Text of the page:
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[bil-fohld] /ˈbɪlˌfoʊld/
a thin, flat, folding case, often of leather, for carrying paper money in the pocket and with fewer compartments than a wallet.
wallet (def 1).
Also called, especially British, notecase.
Origin of billfold
1890-95, Americanism; bill1 + fold1 Unabridged
Based on the Random House Dictionary, © Random House, Inc. 2015.
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Examples from the web for billfold
  • While she was inspecting the compartments in my billfold, her cell phone rang.
  • Mario pulled an old leather billfold out of the pocket of his jeans.
  • The suspect took her billfold and fled northbound on foot.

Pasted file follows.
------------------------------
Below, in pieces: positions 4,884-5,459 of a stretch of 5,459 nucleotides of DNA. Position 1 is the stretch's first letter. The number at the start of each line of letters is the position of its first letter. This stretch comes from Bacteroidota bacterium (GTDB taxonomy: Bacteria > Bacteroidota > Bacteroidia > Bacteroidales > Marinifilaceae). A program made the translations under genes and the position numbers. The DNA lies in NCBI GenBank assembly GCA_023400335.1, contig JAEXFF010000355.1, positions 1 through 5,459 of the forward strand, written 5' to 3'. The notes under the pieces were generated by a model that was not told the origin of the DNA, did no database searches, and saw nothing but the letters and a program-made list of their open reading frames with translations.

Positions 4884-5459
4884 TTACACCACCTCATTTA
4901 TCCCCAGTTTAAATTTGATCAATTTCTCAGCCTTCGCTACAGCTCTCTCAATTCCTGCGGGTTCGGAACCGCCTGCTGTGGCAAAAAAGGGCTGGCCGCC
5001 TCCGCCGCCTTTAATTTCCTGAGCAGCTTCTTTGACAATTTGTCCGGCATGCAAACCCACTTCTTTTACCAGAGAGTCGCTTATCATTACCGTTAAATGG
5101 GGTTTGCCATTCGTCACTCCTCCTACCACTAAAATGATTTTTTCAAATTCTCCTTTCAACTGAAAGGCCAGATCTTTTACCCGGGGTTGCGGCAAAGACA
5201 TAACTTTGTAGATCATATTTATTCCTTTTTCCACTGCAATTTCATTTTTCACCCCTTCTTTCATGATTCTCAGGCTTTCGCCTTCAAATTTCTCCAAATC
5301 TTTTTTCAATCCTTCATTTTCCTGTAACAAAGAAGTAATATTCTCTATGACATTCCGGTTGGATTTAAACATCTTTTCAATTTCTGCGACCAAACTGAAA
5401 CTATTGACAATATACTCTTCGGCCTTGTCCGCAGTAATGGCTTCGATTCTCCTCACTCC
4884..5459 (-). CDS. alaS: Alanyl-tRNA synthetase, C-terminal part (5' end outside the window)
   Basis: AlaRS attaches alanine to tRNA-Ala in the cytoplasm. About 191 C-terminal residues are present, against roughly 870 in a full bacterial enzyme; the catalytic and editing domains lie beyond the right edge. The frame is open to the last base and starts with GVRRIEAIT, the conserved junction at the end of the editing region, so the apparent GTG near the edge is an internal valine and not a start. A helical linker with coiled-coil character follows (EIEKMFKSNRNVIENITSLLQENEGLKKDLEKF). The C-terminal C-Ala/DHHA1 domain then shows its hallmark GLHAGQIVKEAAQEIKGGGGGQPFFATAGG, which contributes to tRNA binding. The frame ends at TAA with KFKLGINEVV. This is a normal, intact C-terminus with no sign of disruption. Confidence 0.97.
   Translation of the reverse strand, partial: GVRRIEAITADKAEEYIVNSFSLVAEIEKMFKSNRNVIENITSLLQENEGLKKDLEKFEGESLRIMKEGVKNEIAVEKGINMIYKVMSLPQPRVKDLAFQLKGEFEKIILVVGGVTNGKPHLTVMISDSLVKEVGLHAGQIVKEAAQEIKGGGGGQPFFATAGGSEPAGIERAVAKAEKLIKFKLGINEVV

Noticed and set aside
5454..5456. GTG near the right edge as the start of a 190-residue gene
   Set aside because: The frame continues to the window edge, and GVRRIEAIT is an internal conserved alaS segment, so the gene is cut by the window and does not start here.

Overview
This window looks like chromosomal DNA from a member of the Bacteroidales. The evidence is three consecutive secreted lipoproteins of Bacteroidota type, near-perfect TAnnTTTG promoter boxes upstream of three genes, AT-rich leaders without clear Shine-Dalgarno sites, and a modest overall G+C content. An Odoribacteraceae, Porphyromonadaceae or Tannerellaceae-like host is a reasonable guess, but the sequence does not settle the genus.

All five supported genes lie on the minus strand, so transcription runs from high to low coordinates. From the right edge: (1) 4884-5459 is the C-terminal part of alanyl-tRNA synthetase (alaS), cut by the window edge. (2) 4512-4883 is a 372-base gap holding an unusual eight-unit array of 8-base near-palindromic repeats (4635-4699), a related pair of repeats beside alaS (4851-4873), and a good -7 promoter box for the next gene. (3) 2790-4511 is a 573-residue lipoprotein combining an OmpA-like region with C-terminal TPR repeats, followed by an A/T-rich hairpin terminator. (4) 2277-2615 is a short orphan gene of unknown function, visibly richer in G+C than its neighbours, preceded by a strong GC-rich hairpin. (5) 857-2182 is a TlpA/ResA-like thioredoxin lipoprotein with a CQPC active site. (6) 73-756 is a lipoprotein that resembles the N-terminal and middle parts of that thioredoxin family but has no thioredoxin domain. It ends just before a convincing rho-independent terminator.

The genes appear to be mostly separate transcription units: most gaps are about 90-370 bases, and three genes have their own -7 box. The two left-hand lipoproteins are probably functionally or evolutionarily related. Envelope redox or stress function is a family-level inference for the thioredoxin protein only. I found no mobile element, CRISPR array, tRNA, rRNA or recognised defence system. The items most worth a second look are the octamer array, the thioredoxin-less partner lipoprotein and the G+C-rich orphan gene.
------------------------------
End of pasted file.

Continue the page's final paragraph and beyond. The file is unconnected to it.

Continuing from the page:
• His billfold was in the home, and the home was not in disarray.
  • The card helps to keep all important medical information in one location and the card can easily be carried in a billfold.
  • Chained to his belt, was a billfold similar to that carried by truck drivers.
  • Police subsequently discovered that he was killed by a single bullet to his brain, and that his billfold was missing.
  • The money was not in her billfold when her body was discovered.
  • But the shock to the national billfold didn't end there.
British Dictionary definitions for billfold


(US & Canadian) a small folding case, usually of leather, for holding paper money, documents, etc Also called (in Britain and other countries) wallet
Collins English Dictionary - Complete & Unabridged 2012 Digital Edition
© William Collins Sons & Co. Ltd. 1979, 1986 © HarperCollins
Publishers 1998, 2000, 2003, 2005, 2006, 2007, 2009, 2012
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Word Origin and History for billfold

1879, from bill (n.1) + fold, here perhaps short for folder.

Online Etymology Dictionary, © 2010 Douglas Harper
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